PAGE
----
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Ponant: Christmas & New Year in Southern Lands

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Overview

EARLY BIRDS ON SALE - Book and save up to 30% OFF* Antarctica 2020-21  voyages with PONANT.

This 17-day voyage makes for an unforgettable Christmas and New Year as you cruise to the world’s final frontier, a polar wilderness of stark yet incredible beauty. Setting sail from Argentina’s southernmost city of Ushuaia, discover the wild panoramas and rich wildlife of the Falkland Islands before heading for South Georgia, with its stunning landscapes, amazing array of wildlife, relics of former whaling stations and the grave of Sir Ernest Shackleton. As you cross the Weddell Sea, you will be surrounded by vast tabular icebergs and accompanied by wandering albatrosses, penguins and Weddell seals. Next stop - the Antarctic Peninsula where the scenery is breathtaking and the wildlife mesmerising. This magical trip ends with a crossing of the Drake Passage that returns you to Ushuaia.

This voyage is also availale aboard L'Austral on 20Dec19

Optional Activities :

Trip Code: ACTSCNY

Location: Antarctica

Ship: Le Soleal

CRUISE ITINERARY

Despite its small size, the city of Ushuaia is the world’s southernmost city, the capital of Tierra del Fuego and the main starting point for voyages to Antarctica.

On arrival into Ushuaia, you will be met and transferred either directly to the port for embarkation, buffet lunch and access to the main lounge, or to Arakur Resort, located inside Cerro Alarken Natural Reserve. Here you can relax at the resort, join a guided walk through the Reserve, or take an optional excursion to Tierra del Fuego National Park. (Please note that this excursion must be booked at the time of cruise booking. The excursion is accompanied by a French speaking guide).

Embarkation begins in the afternoon at the port in Ushuaia. Embarkation time is between 4:30pm and 5.30pm, at which time cabins and suites will be ready to check in to.

The ship sets sail this evening towards the Falkland Islands (Malvinas), known for their rugged beauty and wealth of seabirds and waterfowl.

Embarkation in Ushuaia (Argentina)

As the ship heads towards the Falkland Islands, watch for marine life and enjoy the views of the open ocean. These waters are home to an interesting group of seabirds, including albatrosses and petrels that often ride the currents created in the wake of the ship.

The Falkland Islands, a British Overseas Territory, is an archipelago that lies 490kms east of Patagonia in the South Atlantic Ocean. Surrounded by decades of controversy, the Falkland Islands (or Islas Malvinas as they are known in Argentina) have been settled and claimed by France, Spain, Britain and Argentina. The islands have much to offer with a wide variety of spectacular wildlife, beautiful rugged scenery as well as an interesting history. Five species of penguin breed on the islands (gentoo, king, macaroni, magellanic and rockhopper).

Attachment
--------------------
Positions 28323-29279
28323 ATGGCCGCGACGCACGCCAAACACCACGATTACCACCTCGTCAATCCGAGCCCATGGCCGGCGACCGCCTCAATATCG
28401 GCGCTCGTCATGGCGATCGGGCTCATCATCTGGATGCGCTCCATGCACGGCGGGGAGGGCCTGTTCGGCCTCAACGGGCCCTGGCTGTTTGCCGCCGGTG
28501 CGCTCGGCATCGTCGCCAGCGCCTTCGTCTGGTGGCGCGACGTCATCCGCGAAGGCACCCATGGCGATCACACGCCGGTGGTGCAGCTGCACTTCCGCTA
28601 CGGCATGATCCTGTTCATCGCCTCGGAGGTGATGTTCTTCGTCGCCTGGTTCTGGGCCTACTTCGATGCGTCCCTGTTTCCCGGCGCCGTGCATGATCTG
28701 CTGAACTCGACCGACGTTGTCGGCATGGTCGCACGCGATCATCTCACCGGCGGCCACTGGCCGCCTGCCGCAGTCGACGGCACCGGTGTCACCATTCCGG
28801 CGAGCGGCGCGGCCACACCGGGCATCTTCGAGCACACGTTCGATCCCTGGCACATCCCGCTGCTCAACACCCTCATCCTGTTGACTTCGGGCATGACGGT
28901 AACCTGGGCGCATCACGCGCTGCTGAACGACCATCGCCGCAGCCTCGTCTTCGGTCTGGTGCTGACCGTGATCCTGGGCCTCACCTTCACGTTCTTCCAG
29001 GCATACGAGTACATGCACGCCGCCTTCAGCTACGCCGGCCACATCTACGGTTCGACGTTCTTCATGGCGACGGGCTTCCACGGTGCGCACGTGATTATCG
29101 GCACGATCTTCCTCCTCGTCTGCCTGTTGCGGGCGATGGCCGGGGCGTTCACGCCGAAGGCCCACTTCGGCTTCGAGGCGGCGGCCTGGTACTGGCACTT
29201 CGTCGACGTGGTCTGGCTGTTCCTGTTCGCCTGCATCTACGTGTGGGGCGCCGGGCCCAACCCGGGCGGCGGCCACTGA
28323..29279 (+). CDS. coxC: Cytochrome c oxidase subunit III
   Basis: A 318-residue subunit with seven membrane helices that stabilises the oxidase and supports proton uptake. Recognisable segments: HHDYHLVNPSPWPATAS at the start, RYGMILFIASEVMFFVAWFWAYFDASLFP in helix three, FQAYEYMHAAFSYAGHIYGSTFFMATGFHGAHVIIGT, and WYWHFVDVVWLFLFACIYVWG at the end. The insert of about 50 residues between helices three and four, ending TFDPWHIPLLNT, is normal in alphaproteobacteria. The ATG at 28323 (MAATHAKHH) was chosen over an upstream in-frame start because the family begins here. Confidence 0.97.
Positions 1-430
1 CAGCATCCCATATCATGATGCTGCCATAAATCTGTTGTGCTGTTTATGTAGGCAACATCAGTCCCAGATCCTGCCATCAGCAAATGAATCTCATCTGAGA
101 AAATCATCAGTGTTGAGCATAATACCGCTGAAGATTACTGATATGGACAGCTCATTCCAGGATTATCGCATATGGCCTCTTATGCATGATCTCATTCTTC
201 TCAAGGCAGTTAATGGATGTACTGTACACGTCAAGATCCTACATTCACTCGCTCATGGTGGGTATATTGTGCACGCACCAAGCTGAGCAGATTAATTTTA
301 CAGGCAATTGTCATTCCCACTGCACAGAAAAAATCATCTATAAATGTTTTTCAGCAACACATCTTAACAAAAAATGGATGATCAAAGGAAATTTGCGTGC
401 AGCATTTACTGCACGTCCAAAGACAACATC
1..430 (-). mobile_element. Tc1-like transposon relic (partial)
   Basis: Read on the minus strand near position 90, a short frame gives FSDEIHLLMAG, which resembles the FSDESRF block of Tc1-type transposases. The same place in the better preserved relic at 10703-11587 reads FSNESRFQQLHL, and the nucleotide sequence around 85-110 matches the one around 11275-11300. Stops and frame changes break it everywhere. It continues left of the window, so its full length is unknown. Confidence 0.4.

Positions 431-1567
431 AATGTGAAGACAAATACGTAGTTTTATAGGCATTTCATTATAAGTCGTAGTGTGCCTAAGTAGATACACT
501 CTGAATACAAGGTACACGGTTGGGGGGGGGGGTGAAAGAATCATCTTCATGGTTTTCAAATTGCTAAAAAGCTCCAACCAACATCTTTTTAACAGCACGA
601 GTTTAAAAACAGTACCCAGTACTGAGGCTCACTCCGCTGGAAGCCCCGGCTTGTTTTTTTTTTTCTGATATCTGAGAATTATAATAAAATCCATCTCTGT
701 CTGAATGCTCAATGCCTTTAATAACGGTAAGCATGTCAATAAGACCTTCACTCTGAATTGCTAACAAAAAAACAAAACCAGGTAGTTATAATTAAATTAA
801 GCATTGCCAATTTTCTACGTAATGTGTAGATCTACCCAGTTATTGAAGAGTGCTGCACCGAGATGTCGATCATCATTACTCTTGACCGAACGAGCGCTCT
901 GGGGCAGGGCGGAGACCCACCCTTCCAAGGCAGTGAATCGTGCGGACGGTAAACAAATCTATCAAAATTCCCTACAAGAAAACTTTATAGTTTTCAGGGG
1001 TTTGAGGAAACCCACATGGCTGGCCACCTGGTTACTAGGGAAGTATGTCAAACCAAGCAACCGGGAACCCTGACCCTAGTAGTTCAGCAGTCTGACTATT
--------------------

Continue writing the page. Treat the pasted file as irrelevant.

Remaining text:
At sea

Saunders Island is the fourth largest of the Falkland Islands, lying to the north west of West Falkland. It is rich in birdlife including Falkland steamer ducks, ruddy-headed geese, black-browed albatrosses and white-bridled finches as well as king, gentoo, southern rockhopper and macaroni penguins.

A former whaling station, New Island is now a Nature Reserve and one of the most beautiful islands in the Falklands archipelago, with sheer sea cliffs and white sand beaches that lead into crystal clear waters teeming with marine life. The island boasts a diverse range of wildlife including rockhopper penguins, black-browed albatrosses, magellanic penguins, gentoo penguins, oystercatchers, prions and numerous other bird species. Peale's porpoises, Falkland fur seals and southern sea lions and whales are also found in the area.

Saunders - New Island (Falklands)

Leaving the Falkland Islands, the ship charts a southeast course bound for the island of South Georgia. Time can be spent scanning the horizon in search of whales and other marine mammals as well as seabirds that join us in the Southern Ocean.

Majestic snow-covered mountains greet us on the island of South Georgia - the most rugged island in this region.

At Sea - Days 4 & 5

South Georgia has been a British Overseas Territory since 1775. It is the largest island in the territory and one of the wildest and most remote places on earth with dramatic scenery of snow-capped mountains and huge glaciers. In the 19th century South Georgia was a prominent whaling base, but whaling ceased in the 1960’s and the only remnants are museums and well-preserved buildings. South Georgia teems with wildlife due to the currents that bring nutrients to the island from the Atlantic. Huge numbers of penguins and seals breed here.